Feb. 20: Soups of the World: Soup seems to be the universal comfort food. From hearty to light, piping hot to icy cold soup recipes are as different as the places they come from. This class will explore many cultural soup traditions. From Eastern Asia to Eastern Europe, South America to West Africa you will get a chance to sample soup from all over the globe. Recipes will also be provided. Food Fee $9.00

Feb. 27:Focaccia, Bruschetta & Bread Sticks  Simple Italian Breads: Tell your family you’re serving Focaccia Bread or Bruschetta or and they may look at you funny.  But watch their faces change once they take their first bite!  Learn how to prepare Focaccia, a dimpled, Italian flat bread that is a “cousin” to pizza, Bruschetta, a classic Italian appetizer, and Bread Sticks that will compliment any Italian meal. Recipes include Herbed Focaccia and Fennel Breadsticks. There will plenty to taste in class and recipes for home. Food Fee $8.00.

Mar. 6: Cooking With Tortillas: If the only time you eat a tortilla is at a Mexican restaurant be prepared to be pleasantly surprised. The flour and corn tortillas in the dairy counter at your grocery store can be used for everything from appetizers to breakfast, sandwiches to desserts. You’ll learn how to make Mexican and non-Mexican dishes including a baked egg roll! Tortillas are easy to use and can make cooking easier. Recipes to take home and plenty of samples to taste in class. Food Fee $8.00

Mar. 13: Seafood Made Easy: Do you enjoy seafood when dining out but face disappointment when preparing it at home? If you know a few basics cooking seafood need not be difficult. From Salmon Quiche to Creole Jambalaya you will get a chance to taste several seafood dishes and learn how to make it right every time. Recipes will be handed out to take home. Food Fee $10.00.

Mar 20: Onions and Garlic: While these aromatic foods are a staple in most cuisines, some people are hesitant to use them. Both onions and garlic are more than just tasty, they are good for you. In class you will learn how to roast, grill, caramelize and much more. Plenty to taste in class and to recipes to take home, too. Food Fee $8.00

Mar. 27: Marvelous Mushrooms: Mushrooms are available in a wide array these days and are very versatile. If you are unsure how to maximize them in cooking this class is for you. Learn how to cook with all sorts of mushrooms and get a chance to taste several dishes that focus on using them. You will also get recipes for home. Food Fee $8.00.

Apr. 10: Cheesecakes: America’s favorite dessert. At least by some accounts. In class you’ll learn how to make perfect cheesecake every time. There will sample to enjoy in class and plenty of recipes to take home including cheesecake from the Russian Tearoom, Frozen Mocha Cheesecake and even a reduced fat recipe. Food Fee $9.00.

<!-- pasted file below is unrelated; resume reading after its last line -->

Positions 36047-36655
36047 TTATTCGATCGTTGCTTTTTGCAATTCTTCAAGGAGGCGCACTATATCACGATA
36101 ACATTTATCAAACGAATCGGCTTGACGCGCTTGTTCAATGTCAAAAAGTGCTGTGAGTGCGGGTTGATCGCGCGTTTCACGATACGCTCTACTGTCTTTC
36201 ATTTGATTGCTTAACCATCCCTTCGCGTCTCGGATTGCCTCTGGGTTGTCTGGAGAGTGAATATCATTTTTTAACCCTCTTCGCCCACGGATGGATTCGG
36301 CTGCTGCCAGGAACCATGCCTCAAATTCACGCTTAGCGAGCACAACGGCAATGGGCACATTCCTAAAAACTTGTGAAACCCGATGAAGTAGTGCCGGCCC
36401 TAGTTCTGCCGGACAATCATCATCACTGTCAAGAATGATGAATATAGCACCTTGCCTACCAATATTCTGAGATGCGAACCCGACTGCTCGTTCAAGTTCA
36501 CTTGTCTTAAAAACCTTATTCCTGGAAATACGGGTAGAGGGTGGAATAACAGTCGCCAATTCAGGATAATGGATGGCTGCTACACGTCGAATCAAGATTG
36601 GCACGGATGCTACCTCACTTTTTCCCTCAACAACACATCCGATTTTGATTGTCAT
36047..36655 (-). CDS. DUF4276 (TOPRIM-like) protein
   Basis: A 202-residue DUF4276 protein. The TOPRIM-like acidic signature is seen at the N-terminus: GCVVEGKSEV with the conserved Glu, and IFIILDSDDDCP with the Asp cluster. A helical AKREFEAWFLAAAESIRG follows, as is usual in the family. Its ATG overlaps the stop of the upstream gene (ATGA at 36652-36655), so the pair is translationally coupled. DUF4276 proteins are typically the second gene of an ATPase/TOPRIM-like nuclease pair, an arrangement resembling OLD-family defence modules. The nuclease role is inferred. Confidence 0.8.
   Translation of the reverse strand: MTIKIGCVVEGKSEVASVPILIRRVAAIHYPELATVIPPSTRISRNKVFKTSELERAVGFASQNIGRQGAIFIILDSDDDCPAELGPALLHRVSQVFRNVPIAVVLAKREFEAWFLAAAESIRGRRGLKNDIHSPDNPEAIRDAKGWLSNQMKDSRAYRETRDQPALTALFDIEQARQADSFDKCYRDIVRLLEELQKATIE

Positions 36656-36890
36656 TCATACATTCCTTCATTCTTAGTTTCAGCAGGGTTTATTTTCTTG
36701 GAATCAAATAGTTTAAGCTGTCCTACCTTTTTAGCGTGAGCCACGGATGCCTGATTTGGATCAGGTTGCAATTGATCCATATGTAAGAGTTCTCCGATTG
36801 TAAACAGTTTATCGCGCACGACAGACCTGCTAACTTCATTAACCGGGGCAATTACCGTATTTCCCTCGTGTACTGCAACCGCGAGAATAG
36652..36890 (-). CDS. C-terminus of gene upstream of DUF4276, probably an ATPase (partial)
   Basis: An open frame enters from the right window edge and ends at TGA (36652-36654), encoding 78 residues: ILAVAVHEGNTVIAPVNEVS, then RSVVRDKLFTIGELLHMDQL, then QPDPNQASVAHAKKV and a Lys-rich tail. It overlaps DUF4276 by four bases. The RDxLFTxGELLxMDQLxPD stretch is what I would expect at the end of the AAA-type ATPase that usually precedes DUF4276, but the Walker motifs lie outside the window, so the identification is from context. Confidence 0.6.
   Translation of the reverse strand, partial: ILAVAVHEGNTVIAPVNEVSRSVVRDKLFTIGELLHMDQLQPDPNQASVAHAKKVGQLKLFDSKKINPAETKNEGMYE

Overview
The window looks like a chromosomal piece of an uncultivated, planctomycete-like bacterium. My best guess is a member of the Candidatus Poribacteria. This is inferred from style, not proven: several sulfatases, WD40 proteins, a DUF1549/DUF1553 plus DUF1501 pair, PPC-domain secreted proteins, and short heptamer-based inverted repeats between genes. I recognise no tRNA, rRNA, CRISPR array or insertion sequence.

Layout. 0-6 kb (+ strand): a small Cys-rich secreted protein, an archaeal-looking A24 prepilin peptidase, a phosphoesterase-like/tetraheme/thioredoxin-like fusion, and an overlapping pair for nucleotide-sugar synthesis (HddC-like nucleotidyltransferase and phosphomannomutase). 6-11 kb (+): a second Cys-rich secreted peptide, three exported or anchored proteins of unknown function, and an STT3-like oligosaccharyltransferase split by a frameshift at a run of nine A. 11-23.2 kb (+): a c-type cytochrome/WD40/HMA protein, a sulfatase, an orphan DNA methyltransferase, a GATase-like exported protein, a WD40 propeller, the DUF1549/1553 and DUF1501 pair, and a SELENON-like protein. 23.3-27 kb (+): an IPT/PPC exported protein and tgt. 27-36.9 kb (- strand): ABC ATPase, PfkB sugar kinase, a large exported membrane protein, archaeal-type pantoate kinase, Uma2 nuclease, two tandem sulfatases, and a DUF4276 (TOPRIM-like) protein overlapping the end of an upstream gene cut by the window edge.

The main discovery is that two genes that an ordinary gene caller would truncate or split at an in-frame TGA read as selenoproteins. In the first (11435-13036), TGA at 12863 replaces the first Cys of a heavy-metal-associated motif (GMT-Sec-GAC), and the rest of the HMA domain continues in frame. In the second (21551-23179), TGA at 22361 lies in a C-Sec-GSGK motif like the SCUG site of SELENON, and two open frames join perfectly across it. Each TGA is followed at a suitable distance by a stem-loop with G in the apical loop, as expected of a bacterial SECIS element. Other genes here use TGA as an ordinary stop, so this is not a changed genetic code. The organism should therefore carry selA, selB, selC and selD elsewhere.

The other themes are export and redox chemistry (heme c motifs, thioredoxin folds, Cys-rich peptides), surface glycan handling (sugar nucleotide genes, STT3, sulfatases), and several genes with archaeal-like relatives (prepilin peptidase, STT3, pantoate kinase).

Apr. 17: Sauces for All Occasions: From pasta to meat and vegetable dishes this class will give you plenty of recipes for spicing up your food with sauces. From basics to the exotic you will get a chance to taste several easy to make sauces that are sure to please. If you are looking for ways to make dinner more interesting you might want to check out this class.  Food Fee: $8.00

Apr. 24: Pasta: This dinner time staple is more popular than ever. In class you’ll learn how to make fabulous pasta from scratch. Among the pastas we’ll try are carrot, broccoli, and sesame. whole wheat, sour cream  and many more. There will be some hands-on pasta rolling and some recipes for using store bought pasta, too. There will also be recipes to take home. Food Fee $8.00

 

 

 

 

Fairview Hospital Wellness Center

 

Located at 3035 Wooster Rd., in Rocky River, the Wellness Center is operated by Fairview Hospital, a Cleveland Clinic hospital. Unless otherwise noted classes here are on Mondays. For more information, or to register for classes, visit fairviewhospital.org/wellnesscenter or call 440-356-0670.

Winter 2018

Jan. 22: Cooking With Honey:  Did you know that honey is the only food source that contains everything you need to live? It contains anti oxidants, vitamins and minerals that we need, even water! It also never goes bad. Honey can be used for so much more than just sweetening your tea. Learn how to use honey in savory dishes, baking, beverages and more. Food fee $9.00

Jan. 29: Whole Grain Baking: Whole grain breads and other baked goods don’t have to be heavy or “grainy” in texture. If you know the proper procedure, you can make 100% whole grain bread that has great texture, and that does not resemble and doorstop. Some grains work better than others, and we’ll learn about that in class, too. If you are trying to get away from white flour- this class will teach you about whole grain alternatives. Lots of samples in class- and recipes for home. Food Fee $9.00